Pets: Good for Your Health?

There's no doubt that Americans love their pets. A new survey by the American Veterinary Medical Association (AVMA) shows that more than 57 percent of U.S. households own one or more animals. But can having pets actually provide health benefits? Yes, say experts, as long as you're not allergic to animals or terrified of them. "Pet ownership is good for your health both physically and psychologically," says Connecticut psychologist Herbert Nieburg, author of "Pet Loss: A Thoughtful Guide for Adults and Children" (HarperCollins).

Sure, pets provide companionship and unconditional love. But research has shown that they can also help reduce stress and blood pressure in owners, increase longevity in those who've had heart attacks, and even relax and improve the appetites of Alzheimer's patients. "Any disease condition that has a stress-related component to it, we believe pets could ameliorate stress and moderate the situation," says biologist Erika Friedmann, a professor at the University of Maryland School of Nursing. "It's providing a focus of attention that's outside of someone's self. They're actually letting you focus on them rather than focusing inward on yourself all the time."

Many four-legged pets, especially dogs, can also get owners off the couch. "They're there to greet you when you come home at the end of the day, and they're ready for some play and attention," says veterinarian Scott Line, associate editor of the "Merck/Merial Manual for Pet Health." "They need to exercise, so it propels people out the door." These walks also force pet owners to socialize instead of sitting around feeling sorry for themselves, which can help improve their mood. "It gives people a routine, a thing to do. You have to get up and take care of the dog. You can't lie in bed all day," says Friedmann.

Those walks can also help owners stick to a regular exercise routine and slim down. Rebecca Johnson, director of the Research Center for Human Animal Interaction at the University of Missouri's College of Veterinary Medicine, has been studying 18-to-87-year-olds in the "Walk a Hound, Lose a Pound" program in Columbia, Mo., in which participants take shelter dogs for a walk each Saturday morning. "They lost weight, they felt great, and they were doing something wonderful," Johnson says.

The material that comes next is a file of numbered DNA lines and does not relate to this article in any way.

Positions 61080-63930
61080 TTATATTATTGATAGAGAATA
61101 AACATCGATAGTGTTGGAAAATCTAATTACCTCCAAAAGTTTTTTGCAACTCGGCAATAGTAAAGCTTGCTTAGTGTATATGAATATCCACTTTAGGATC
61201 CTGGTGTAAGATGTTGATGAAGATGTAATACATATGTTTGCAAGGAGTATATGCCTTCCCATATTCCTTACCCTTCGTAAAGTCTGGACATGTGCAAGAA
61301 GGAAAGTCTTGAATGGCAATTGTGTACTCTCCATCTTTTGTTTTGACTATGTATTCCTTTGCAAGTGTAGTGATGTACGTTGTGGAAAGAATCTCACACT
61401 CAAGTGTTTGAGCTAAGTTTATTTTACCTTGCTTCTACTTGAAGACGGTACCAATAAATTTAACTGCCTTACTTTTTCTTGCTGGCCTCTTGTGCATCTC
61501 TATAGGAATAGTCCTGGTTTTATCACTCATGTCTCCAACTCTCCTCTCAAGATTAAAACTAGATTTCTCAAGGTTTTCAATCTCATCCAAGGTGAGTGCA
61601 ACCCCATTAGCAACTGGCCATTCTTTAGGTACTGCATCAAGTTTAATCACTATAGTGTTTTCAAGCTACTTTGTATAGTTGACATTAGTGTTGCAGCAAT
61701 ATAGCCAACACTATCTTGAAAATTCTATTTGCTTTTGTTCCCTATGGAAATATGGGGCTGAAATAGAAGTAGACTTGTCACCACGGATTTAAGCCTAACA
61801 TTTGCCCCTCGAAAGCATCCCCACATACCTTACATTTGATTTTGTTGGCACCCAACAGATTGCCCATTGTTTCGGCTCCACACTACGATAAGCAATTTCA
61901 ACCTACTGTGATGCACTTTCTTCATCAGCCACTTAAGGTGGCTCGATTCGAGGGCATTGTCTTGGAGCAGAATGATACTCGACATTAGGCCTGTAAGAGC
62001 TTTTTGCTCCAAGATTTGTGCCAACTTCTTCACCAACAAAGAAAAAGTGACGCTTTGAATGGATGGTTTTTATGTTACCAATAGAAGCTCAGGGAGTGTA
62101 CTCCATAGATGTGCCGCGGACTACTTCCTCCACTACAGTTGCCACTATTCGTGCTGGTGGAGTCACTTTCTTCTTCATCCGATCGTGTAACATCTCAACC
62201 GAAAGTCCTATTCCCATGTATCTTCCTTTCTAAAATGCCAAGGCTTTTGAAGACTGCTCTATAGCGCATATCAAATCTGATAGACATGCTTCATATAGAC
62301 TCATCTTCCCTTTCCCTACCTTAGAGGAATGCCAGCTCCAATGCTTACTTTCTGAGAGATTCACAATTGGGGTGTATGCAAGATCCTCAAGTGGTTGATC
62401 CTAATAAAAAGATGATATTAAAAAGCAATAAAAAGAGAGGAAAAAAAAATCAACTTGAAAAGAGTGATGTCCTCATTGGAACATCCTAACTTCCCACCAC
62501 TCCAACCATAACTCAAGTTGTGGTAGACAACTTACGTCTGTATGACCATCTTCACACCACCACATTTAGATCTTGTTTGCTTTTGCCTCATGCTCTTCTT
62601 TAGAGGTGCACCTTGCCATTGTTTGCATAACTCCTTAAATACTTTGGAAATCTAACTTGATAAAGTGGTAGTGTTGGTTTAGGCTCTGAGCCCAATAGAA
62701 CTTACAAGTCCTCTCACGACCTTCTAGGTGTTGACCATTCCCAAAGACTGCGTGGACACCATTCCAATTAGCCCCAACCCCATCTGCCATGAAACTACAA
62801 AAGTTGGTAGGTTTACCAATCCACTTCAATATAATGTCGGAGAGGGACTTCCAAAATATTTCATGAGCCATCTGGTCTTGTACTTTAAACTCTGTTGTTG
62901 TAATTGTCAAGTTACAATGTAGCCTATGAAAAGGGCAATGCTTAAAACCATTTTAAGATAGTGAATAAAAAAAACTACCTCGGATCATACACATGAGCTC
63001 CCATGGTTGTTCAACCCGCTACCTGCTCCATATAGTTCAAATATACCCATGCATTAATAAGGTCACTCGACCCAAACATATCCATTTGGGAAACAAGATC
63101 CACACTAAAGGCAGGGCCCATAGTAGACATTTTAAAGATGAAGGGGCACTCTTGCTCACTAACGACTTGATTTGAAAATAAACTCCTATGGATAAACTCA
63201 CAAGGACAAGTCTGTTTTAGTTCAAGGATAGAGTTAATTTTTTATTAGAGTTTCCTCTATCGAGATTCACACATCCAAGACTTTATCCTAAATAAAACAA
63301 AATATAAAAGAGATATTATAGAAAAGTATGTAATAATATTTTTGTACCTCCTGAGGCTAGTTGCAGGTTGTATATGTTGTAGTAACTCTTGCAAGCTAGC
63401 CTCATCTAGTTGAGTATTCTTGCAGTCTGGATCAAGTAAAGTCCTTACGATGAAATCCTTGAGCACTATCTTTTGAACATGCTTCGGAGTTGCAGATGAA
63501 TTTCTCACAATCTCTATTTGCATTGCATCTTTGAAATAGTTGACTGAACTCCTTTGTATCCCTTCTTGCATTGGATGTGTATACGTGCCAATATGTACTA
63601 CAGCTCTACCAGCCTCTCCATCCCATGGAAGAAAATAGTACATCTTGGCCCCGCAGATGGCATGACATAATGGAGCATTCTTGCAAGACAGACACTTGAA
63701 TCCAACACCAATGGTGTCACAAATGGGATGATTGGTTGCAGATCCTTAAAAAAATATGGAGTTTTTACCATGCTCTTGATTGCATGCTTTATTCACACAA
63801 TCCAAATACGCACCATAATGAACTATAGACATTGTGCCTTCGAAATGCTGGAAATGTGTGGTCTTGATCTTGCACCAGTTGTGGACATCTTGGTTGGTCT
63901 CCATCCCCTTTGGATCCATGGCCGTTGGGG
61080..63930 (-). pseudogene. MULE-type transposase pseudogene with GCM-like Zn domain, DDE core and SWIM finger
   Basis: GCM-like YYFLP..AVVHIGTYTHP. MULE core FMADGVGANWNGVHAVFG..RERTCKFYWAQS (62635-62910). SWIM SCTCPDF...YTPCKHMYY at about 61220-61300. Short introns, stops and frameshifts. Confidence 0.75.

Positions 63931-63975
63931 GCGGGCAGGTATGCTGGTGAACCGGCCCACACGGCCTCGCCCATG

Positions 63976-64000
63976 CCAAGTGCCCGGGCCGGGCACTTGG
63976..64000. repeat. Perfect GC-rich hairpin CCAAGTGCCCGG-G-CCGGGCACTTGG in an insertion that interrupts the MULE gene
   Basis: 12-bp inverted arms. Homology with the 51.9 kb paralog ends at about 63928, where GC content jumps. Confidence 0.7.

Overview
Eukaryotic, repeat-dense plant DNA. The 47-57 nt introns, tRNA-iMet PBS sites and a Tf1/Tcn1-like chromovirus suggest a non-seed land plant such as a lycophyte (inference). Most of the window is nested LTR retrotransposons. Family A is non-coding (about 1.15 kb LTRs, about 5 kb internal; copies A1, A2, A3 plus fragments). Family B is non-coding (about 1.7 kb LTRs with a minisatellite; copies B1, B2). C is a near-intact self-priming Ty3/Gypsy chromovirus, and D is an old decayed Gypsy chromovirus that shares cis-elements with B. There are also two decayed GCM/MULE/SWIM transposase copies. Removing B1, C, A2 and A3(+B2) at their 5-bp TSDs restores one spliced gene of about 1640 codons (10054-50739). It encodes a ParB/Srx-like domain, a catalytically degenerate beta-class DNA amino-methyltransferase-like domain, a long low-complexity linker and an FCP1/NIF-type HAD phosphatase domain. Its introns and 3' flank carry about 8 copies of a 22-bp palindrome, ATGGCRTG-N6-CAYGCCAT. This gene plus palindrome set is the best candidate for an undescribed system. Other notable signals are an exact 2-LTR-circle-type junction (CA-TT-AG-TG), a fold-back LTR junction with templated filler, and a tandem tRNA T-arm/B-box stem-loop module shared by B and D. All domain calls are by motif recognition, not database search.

Pets can help prevent loneliness, too. Indeed, the AVMA survey found that nearly half of respondents considered their pets to be companions; only about 2 percent considered them to be property. "The human-animal bond is becoming increasingly strong in our society," says veterinarian and veterinary surgeon Kimberly May of the AVMA. In fact, Alan Beck, director of the Center for Human-Animal Bond at Purdue University, found in a study that 97 percent of people talk to their pets. "The other 3 percent lied," he quips.

Families with allergies can still get a pet if they can commit to allergy shots. But those shots typically need to be taken every week for about half a year and then every two to four weeks after that. They require a significant time commitment and should be discussed with an allergist, says Dr. Mitchell Lester, an executive committee member of the American Academy of Pediatrics's allergy and immunology section. Families may choose furless and featherless pets instead, like turtles, iguanas, fish and snakes. Though, of course, it's tough to "cuddle up with a snake in front of a TV," says Lester.

Another option for kids with allergies who want a pet? Bring home a stuffed animal instead. A study in the January issue of the AAP journal Pediatrics found that a "Huggy-Puppy" doll actually eased the stress and improved outcomes for 2-to-7-year-old children in Israel who were exposed to violence during the Israeli-Lebanon war in 2006. (And stuffed pets won't make a mess on your floor!)

If you opt for a live animal, make sure to do plenty of research before you bring one home, and choose one whose personality, size and requirements fit your needs, abilities and living situation. And don't think adding more pets will bring more health benefits. Beck says that for many people one or two is plenty—more animals do not mean more health (often, just more responsibilities). Finally, as many benefits as pets bring, it's important not to become too dependent on those animal companions, cautions psychologist Alan Entin, past president of the American Psychological Association's division of family psychology. Though they make great companions, in the end pets are still no substitute for human friends and family.

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